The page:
Researchers have identified risk factors of pulmonary arterial hypertension (PAH) in patients with scleroderma, showing that the risk profiles differ between patients with limited and diffuse cutaneous scleroderma.
The study, “Risk factors for development of pulmonary arterial hypertension in Australian systemic sclerosis patients: results from a large multicenter cohort study,” was published in the journal BMC Pulmonary Medicine.
It suggests that the findings should be implemented in screening programs, allowing early identification of patients who are at risk, especially since PAH is the leading cause of mortality among patients with scleroderma.
In an effort to improve the ability of PAH screening programs to correctly identify scleroderma patients at risk, researchers at the University of Melbourne in Australia followed 1,579 scleroderma patients in the Australian Scleroderma Cohort Study (ASCS) for an average of 3.2 years. Patients who had pulmonary hypertension caused by severe interstitial lung disease were not included in the study.
During the study, 8.4 percent of patients were diagnosed with PAH, and the majority of these patients (69 percent) had limited cutaneous scleroderma. Researchers noted that PAH-associated scleroderma patients more often had a range of symptoms, including stomach problems and digital ulcers, but an extensive analysis showed that only some of these symptoms could predict the development of PAH.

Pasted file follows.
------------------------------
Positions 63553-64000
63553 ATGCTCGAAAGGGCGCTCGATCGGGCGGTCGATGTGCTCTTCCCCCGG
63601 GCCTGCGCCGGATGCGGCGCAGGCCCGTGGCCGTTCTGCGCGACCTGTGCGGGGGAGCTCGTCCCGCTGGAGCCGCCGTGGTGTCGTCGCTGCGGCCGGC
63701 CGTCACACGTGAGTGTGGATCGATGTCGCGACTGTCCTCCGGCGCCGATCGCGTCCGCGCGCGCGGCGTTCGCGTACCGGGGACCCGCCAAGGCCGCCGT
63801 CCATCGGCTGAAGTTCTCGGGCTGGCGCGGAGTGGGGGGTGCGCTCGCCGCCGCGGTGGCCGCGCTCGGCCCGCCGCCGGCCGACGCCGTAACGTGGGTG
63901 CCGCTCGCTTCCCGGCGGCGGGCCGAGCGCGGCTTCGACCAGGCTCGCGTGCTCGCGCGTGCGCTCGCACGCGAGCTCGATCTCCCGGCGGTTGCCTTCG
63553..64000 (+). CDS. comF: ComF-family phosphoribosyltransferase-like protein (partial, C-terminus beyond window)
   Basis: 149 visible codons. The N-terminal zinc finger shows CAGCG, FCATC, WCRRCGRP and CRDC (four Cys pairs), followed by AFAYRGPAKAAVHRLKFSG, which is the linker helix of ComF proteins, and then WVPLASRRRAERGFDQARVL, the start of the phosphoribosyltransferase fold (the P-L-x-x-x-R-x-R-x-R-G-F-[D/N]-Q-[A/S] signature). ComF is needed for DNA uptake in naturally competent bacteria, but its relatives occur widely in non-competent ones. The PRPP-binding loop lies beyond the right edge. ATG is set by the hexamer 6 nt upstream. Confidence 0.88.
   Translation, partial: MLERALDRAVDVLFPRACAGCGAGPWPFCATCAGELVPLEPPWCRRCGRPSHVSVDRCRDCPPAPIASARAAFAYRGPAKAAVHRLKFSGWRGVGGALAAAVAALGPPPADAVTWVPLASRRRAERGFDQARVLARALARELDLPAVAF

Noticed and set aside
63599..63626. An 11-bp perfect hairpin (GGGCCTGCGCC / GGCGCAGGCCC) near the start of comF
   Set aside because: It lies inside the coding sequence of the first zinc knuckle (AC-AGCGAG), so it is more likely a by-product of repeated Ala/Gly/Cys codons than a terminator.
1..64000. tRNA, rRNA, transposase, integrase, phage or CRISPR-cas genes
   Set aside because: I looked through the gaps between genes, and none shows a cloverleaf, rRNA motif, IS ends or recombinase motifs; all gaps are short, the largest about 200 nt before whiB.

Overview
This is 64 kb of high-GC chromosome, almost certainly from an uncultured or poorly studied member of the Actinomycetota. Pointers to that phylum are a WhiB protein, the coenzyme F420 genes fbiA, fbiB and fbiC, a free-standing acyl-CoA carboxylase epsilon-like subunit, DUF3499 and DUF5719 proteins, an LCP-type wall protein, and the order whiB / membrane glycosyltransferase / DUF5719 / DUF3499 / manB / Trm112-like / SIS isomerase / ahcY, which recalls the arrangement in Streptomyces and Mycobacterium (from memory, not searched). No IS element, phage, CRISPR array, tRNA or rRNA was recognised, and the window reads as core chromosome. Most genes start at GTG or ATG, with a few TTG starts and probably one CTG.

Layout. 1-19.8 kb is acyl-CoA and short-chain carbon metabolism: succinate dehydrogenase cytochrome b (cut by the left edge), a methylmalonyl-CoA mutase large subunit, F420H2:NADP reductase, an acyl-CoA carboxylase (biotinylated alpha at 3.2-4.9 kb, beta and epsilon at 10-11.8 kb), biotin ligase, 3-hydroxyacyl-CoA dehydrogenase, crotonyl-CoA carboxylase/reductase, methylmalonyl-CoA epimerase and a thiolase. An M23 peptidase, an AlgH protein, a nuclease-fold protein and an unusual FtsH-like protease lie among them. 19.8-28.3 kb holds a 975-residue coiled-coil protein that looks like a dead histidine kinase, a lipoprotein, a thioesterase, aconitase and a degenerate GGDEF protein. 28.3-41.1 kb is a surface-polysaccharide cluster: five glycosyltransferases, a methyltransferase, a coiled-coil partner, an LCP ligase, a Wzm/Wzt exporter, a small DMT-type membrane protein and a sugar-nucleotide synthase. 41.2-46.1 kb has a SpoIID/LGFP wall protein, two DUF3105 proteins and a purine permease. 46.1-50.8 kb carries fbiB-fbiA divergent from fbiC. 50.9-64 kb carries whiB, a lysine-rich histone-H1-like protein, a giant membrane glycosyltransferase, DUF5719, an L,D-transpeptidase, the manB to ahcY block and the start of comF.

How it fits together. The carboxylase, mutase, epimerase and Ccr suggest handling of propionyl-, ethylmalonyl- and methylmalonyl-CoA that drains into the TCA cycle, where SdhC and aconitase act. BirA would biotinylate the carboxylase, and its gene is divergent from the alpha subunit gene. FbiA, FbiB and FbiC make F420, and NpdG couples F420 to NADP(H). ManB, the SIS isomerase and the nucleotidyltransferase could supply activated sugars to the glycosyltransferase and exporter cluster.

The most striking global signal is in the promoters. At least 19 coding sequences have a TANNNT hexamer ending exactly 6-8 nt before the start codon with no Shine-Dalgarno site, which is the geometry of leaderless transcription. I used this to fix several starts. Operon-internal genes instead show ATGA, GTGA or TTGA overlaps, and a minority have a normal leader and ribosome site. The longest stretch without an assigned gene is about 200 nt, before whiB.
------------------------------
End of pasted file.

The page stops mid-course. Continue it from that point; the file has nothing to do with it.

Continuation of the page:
Scleroderma patients who had anti-centromere antinuclear antibodies (ACA); esophageal stricture; calcium tissue deposits (calcinosis); digital ulcers; sicca symptoms (also known as Sjogren syndrome); or mild interstitial lung disease had an increased risk of developing PAH, ranging from 1.6 to 2.3-fold higher than patients without such symptoms. Patients who had between four and six of the symptoms were almost certain to develop PAH.
Looking separately at patients with limited and diffuse scleroderma, researchers found that calcinosis, sicca symptoms, mild interstitial lung disease, and digital ulcers best predicted the development of PAH in limited scleroderma, and that 35 percent of patients with PAH had all four symptoms.
In diffuse scleroderma patients, it was instead esophageal stricture, mild interstitial lung disease, and the presence of ACA which were linked to PAH development. Only two out of 30 patients had all three symptoms.
Mild interstitial lung disease, in particular, which is not believed to lead to PAH, was a risk factor in patients with both limited and diffuse disease, indicating that the two disease processes may be linked.
The team concluded in its report that the study “identifies a subset of patients at an appreciably higher risk of developing PAH, who should be screened and would in future benefit from preventative therapies.”